by Deborah Kendrick
Editor’s note: The following column appeared in the Columbus Dispatch on July 26, 2015, the twenty-fifth anniversary of the Americans with Disabilities Act. Deborah Kendrick is president of the Cincinnati chapter of the NFB of Ohio and a member of the NFB of Ohio Board of Directors. This is what she said:
From coast to coast, in cities large and small, in state capitols and campus conference centers, Americans are celebrating the twenty-fifth anniversary of the Americans with Disabilities Act today. I’m celebrating too (although tangible plans made long ago have me in a remote location with a few friends, who either don’t know much about this birthday or celebrate another one because they are from the United Kingdom). Like any elder reflecting on a given commemorative date, I’ve been thinking about this day for a long time, and my reflections are fragmented at best.
First, there’s the sparkling memory of the signing ceremony itself. I received two invitations, actually. I made the advocates list by virtue of involvement with a number of grass-roots disability-rights organizations. More thrilling by far, however, was that I made the journalists list. For four years already by July 1990, I had been writing a weekly column on disability rights. Far from being deemed a respectable beat, disability didn’t even make the daily papers much in those days, aside from the sugary heart-wrenching tales of inspiration that regrettably are still alive and well in our media.
I was trying to do something else, something a bit more substantive and tough-minded, and I believe that every once in a while I succeeded. Convincing my editor at the time that the event was sufficiently newsworthy to warrant my covering it was no small feat. The publisher, however, thought I should go. And so I did. And sent back a page-one story. The images vie for center stage in my brain. The gorgeous weather, the palpable energy, the deliciously merged swarm of people with their crutches and canes and wheelchairs, hands flying through the air with American Sign Language, guide dogs sneaking a sniff from a canine colleague under one of the folding chairs.
As President George H.W. Bush spoke of that wall that needed to tumble down, the joy in that crowd on the White House South Lawn was such that it would have surprised none of us had someone begun to fly. The air was redolent with hope and promise and a future shining with true equality for everyone. As euphoric as the occasion was, however, I think now that I really saw it as a gift to my friends who used wheelchairs and scooters. Other than the occasional miscreant who thought my lack of physical eyesight translated as an inability to enjoy or have a right to enjoy the simplest of pleasures, my own life seemed pretty standard issue. I had a job, a young family, a niche in my church and neighborhood. Laws in every state already allowed my guide dog entrance to public transport and facilities. We didn’t have the Internet yet, and my then state-of-the-art technology gave me access to various information databases and facilitated transmission of email messages and other data via phone lines. There were a few audible traffic signals being installed here and there, and, if movies were too visually complex to follow audibly, we were used to poking our friends or family in the ribs with incessant variations of “Hey! What’s happening?” Of course, there was no Braille signage on hotel rooms, offices, or elevators, and, yes, that led to more than one “funny” story involving entering the wrong restroom or sleeping space. But the issues seemed less insurmountable than being excluded from a building altogether due to imposing stairways.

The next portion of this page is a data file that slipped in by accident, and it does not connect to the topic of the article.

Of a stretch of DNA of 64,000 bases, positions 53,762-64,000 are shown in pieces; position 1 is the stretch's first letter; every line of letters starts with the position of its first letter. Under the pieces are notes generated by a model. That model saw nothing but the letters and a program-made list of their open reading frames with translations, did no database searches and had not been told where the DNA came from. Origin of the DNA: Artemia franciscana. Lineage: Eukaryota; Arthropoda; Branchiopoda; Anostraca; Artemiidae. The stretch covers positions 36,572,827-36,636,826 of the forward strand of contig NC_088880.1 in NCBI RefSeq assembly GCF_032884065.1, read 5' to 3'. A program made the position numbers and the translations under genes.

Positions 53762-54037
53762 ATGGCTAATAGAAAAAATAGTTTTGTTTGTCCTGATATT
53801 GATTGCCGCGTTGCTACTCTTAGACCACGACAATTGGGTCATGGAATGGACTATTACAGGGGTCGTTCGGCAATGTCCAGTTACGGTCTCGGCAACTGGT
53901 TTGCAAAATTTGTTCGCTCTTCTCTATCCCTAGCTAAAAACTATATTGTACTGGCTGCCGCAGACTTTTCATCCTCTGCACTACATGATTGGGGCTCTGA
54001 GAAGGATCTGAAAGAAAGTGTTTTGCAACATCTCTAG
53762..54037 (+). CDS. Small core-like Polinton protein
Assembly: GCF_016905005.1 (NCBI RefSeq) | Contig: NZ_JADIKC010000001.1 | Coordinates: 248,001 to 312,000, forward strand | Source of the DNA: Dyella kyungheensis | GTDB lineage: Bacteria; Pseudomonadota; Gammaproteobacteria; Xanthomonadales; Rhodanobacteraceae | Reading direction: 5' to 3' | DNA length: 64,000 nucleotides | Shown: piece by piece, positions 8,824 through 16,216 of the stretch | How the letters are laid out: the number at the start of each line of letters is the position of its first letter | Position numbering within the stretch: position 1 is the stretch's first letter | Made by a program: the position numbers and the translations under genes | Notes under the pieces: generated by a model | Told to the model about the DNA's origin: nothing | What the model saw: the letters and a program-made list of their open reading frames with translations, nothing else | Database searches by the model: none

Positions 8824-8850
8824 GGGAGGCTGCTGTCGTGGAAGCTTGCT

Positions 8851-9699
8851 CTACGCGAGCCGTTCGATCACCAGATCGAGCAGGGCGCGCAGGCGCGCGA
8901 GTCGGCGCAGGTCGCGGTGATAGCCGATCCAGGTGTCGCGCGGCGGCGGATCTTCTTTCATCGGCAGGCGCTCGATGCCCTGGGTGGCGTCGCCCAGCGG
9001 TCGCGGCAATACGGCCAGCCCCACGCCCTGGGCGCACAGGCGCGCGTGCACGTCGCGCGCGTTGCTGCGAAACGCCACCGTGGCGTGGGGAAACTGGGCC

What was most thrilling that day was the spirit of the ADA—the president of the United States saying that none of us should be excluded from what it means to be an American, that attitudes needed to change. Discrimination from my perspective came in the form of a ticket attendant at the Cherokee museum who wouldn’t accept my admission money because I couldn’t see the exhibits or the server who thought my four-year-old should pour my coffee. And it took a delicious turn that July 26 afternoon when a fellow journalist tried to hide his astonishment that I was queued up to get the same quotes he was, rather than as a grateful supplicant. Of course, the foresight written into the law, which made it apply to technological components not yet conceived, is what renders the ADA to people of all mental and physical differences an essential passport to equality in America. Today, accessing a website with needed information is as critical as entering any brick-and-mortar building, and without laws many of us would have no hope of traveling those paths. Today, movies are so complex that, without captioning and audio description, those of us with vision or hearing disabilities would be completely left out of this component of our culture.
The ADA, hailed then as the most comprehensive piece of civil-rights legislation since 1964, was no panacea, but its promise was dazzling. We have a long way to go. I still encounter doubt and disbelief in the company of strangers, people who see me as less-than because I have a disability. I still encounter web sites, touch kiosks, and intersections I can’t navigate. But the promise of the law is alive and well. I celebrate the passage of the ADA, and I celebrate its twenty-fifth birthday. With greater anticipation, however, I celebrate the promise of inclusion yet to come.
Deborah Kendrick is a Cincinnati writer and advocate for people with disabilities.